Dragons chief says new European Cup would boost regions
Newport Gwent Dragons chief Gareth Davies believes the proposed new European Cup will boost teams in Wales and throughout Europe.
The former Wales and British and Irish Lions fly-half, told Scrum V money will be more equally shared among the teams involved.
Davies, who has not been directly involved in talks, said: "I'm glad to say that we're just about there."
The new tournament would have seven teams from the Pro12 in place of 10.
Davies says the deal that is set to be ratified in the coming weeks could have been finalised in October, 2013.
But he welcomed the recent progress involving officials from Europe's leading nations and club competitions.
"A lot of progress has been made," said Dragons chief executive Davies, whose Welsh rivals are Cardiff Blues, Ospreys and Scarlets.
"It's been well-publicised in the press a resolution has been found, not before time.
"All the clubs, all the regions - the whole game, has almost imploded over the last nine months.
"So I'm glad to say we're just about there in terms of what was put on the table back in October, but it's taken a few months to get there.
"We have to be positive now and look to continue a very vibrant European competition."
He added: "There's a fairer distribution [of money] - that's the important thing, and various formulas have been considered, discussed, thrashed around, which reflects greater meritocracy in distribution."
The future of the Heineken Cup has been in doubt since June 2012 when the top French and English clubs announced their intention to withdraw from the tournament at the end of the 2013-14 season.
They proposed their own competition, the Rugby Champions Cup (RCC) and said they were unhappy with the way teams qualified for the Heineken Cup and the distribution of cash generated by the tournament.
The English clubs, in particular, were dissatisfied with tournament organisers - European Rugby Cup Ltd (ERC).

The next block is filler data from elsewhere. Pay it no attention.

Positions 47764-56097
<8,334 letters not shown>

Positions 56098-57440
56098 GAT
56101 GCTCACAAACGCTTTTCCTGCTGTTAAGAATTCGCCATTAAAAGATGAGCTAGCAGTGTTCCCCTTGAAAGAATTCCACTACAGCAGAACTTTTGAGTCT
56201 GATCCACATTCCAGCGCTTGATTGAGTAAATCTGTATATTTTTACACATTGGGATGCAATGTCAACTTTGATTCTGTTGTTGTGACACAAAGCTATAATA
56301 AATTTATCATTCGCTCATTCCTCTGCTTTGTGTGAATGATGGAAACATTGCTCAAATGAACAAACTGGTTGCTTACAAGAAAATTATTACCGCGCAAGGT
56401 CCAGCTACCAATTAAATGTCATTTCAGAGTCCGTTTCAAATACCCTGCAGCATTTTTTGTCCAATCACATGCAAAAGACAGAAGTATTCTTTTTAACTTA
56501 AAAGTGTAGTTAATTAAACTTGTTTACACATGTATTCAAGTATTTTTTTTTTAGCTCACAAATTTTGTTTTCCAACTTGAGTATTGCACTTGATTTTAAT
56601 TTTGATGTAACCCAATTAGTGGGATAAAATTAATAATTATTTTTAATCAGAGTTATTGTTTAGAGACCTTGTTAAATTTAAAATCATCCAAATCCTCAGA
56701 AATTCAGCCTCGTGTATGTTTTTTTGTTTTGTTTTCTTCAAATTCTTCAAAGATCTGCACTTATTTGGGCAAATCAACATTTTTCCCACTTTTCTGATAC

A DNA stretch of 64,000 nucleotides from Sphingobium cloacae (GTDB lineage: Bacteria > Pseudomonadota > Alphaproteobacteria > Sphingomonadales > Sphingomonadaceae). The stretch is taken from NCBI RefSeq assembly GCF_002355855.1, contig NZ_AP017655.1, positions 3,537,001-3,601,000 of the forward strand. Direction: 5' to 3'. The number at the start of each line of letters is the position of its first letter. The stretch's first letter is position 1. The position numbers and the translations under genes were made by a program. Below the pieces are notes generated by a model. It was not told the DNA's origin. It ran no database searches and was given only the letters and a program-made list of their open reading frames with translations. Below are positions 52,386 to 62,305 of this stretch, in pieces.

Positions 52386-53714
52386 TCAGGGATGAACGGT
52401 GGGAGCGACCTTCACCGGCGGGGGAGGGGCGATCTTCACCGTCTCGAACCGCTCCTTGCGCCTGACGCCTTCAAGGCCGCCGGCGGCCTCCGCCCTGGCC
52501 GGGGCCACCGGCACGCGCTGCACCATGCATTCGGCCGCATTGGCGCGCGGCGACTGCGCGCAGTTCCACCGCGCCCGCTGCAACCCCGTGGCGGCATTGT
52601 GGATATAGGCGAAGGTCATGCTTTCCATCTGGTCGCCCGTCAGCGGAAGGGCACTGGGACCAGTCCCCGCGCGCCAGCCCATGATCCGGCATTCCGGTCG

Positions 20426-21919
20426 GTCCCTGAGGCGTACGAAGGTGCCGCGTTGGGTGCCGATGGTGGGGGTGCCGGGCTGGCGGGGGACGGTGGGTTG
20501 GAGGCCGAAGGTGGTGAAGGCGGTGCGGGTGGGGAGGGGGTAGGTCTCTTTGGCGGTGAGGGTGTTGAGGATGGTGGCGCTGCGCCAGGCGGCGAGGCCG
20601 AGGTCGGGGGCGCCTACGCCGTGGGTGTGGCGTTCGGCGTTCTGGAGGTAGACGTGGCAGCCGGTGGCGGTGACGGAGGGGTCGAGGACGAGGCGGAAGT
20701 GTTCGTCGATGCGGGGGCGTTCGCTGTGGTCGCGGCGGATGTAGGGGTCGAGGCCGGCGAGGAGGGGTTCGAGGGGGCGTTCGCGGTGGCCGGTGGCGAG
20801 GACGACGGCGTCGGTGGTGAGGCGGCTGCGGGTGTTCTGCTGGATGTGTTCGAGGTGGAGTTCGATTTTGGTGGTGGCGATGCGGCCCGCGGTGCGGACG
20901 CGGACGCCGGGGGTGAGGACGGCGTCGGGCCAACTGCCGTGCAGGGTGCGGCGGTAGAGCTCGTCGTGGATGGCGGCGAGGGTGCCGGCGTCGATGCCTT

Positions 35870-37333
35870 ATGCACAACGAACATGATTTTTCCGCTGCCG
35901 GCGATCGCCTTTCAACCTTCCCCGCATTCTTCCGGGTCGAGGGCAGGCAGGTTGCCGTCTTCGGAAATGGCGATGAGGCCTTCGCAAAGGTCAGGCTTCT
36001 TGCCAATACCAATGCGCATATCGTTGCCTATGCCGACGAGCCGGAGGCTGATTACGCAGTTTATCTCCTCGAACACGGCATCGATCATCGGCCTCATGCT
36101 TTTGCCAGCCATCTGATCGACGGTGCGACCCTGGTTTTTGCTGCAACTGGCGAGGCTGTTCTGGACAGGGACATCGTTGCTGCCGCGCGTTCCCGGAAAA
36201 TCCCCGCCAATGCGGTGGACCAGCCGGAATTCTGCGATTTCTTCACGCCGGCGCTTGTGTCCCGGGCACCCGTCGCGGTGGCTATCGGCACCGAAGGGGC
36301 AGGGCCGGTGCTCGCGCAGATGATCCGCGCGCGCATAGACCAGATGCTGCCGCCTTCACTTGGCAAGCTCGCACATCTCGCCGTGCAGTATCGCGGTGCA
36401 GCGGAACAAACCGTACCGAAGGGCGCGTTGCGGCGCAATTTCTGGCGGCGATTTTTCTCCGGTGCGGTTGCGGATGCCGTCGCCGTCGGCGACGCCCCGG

BT paid £152m for rights to broadcast English club rugby including their participation in a European tournament - just weeks before ERC announced a new deal with Sky to cover the Heineken Cup.
There is also an unresolved rift between the four Welsh regions and the Welsh Rugby Union - after the regions gave their support to the proposed breakaway RCC.
The terms of the agreement, thought to have been struck in Paris on 17 March, would make it much tougher for Welsh regions to qualify for the top-flight European competition in future.
The new tournament - if ratified - will involve 20 teams in place of the current 24, with the top six from the English and French leagues qualifying automatically.
There will be seven teams from the Pro12, with one guaranteed representative from Ireland, Italy, Scotland and Wales with the other three places being decided on league position.
The 20th place in the tournament is likely to be decided by a two-leg play-off between the clubs that finish seventh in England and France.
Under the current qualifying arrangements two teams in Italy and Scotland have automatic entry to the Heineken Cup with 10 teams in total qualifying from the Pro12.
That has led to criticism it is too easy to qualify from the Pro12, with teams able to rest key players for league matches ahead of big European games.
A second-tier tournament involving 20 teams to replace the Amlin Cup is also expected to be announced.
And a third-level competition involving teams from emerging nations such as Georgia, Spain, Portugal and Russia could also be established.